Ebo Entsuah: With Help from State Leaders, Florida Can Champion Advanced Energy

As Florida works toward economic recovery from the crisis wrought by COVID-19, we have an opportunity to champion something that will bring in jobs and jump-start our economy: deploying advanced energy, like energy efficiency, solar, energy storage and electric vehicles.

Florida saw advanced energy employment increase by 5 percent in 2019, more than double the state’s overall job growth rate. With more than 182,000 workers in Florida, the advanced energy industry has become a significant segment of the state’s economy.

Across the state, there are countless businesses and nonprofits that are powering communities’ advanced energy economy. As just one example of many in Florida, since Tampa-based affordable housing nonprofit Coastal Bay Properties launched its Weatherization Assistance Program in 2003, it has helped more than 2,200 low-income residents lower their utility bills. That’s a big deal for the families who have lower utility bills, and it also helps employ dozens of hardworking local residents.

Since last year, advanced energy employment is down 14 percent due to the impacts of COVID-19, but the prior growth demonstrates the industry’s ability to contribute to a robust economic recovery. An analysis commissioned by Advanced Energy Economy found that potential federal stimulus funds invested in advanced energy technologies would generate a 4-to-1 return on the public investment for the Florida economy.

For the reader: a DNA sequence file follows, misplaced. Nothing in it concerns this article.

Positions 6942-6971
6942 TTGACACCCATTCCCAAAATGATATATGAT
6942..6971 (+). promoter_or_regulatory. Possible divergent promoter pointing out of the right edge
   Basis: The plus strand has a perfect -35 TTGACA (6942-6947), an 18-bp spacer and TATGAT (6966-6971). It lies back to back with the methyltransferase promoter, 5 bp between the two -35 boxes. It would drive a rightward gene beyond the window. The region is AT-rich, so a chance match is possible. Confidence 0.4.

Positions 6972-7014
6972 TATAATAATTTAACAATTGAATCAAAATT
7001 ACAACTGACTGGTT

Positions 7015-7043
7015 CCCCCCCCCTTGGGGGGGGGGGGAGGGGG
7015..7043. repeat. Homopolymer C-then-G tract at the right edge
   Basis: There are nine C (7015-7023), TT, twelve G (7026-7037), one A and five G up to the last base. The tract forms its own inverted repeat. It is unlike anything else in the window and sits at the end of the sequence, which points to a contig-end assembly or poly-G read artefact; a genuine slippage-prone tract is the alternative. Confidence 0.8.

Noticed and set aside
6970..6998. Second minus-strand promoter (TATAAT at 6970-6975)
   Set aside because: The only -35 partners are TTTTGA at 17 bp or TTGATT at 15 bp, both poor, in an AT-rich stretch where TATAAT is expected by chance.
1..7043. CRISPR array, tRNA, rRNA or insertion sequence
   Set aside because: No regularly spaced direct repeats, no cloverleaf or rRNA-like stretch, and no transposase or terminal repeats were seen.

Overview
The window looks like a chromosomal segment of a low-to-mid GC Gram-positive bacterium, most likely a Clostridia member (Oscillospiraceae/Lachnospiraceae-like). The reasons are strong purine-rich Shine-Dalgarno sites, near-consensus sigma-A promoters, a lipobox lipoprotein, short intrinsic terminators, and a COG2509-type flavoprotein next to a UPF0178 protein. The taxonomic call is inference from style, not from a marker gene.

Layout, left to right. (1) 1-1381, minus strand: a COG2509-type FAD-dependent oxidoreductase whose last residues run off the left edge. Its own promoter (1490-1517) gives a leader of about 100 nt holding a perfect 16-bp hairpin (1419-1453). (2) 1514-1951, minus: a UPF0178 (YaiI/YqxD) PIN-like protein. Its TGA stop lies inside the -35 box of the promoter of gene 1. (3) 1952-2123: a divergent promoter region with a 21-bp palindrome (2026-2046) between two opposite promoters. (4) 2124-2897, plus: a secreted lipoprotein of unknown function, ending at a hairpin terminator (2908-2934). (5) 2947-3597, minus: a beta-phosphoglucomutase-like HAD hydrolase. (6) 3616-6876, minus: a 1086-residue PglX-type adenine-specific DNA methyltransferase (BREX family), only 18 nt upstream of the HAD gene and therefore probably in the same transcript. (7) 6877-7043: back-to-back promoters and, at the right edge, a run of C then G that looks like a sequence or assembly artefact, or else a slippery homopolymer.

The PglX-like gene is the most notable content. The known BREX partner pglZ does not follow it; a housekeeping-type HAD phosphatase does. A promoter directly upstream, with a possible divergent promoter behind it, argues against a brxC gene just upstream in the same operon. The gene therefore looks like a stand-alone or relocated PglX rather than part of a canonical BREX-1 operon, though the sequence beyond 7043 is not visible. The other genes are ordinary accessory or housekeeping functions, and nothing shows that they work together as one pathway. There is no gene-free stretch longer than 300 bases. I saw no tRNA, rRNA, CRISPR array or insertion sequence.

Looking toward the upcoming 2021 legislative session, which starts on Tuesday, here are three things Florida could do to capitalize on advanced energy and bring new jobs and investment to the state:

Electric Vehicles: Last year, the Legislature passed SB 7018, which requires the development of a statewide master plan for electric vehicle charging infrastructure. The governor’s proposed budget allocates $30 million for the implementation of the State Mitigation Plan, which would reduce diesel emissions and provide funds for electric buses and charging infrastructure.

Meeting Commercial and Industrial Demand for Renewable Energy: Next, Florida should provide more ways for companies in the state to buy renewable energy. A recent Advanced Energy Economy (AEE) report projects that developing enough renewable energy to meet corporate demand in Florida through 2030 could create 48,000 jobs and drive more than $1 billion per year in capital investment. Programs offered by some utilities let consumers buy solar energy by subscription, but there is still untapped opportunity to meet customer demand for solar.

Advanced Energy for All: Finally, the governor and Legislature should help local governments, schools, and families take advantage of the benefits of advanced energy. Through consumer education and modest financial incentives, the state could stimulate investments in energy efficiency, demand response, solar power, and other advanced energy technologies for local governments, small businesses, schools, and households. Florida still lags behind many other states in encouraging efficiency investments, which leaves households, businesses, and schools across the state burdened with bigger energy bills than necessary.

With the Florida Legislature just hours away from gaveling into session, we are now in a position to enact business-friendly legislation that can help bolster the advanced energy market and keep up with demand for consumers and business owners alike. Investments in advanced energy can help Florida’s economy recover from the COVID-19 crisis and lead the state into a brighter future.


Ebo Entsuah is a policy principal for Advanced Energy Economy, a national business organization.


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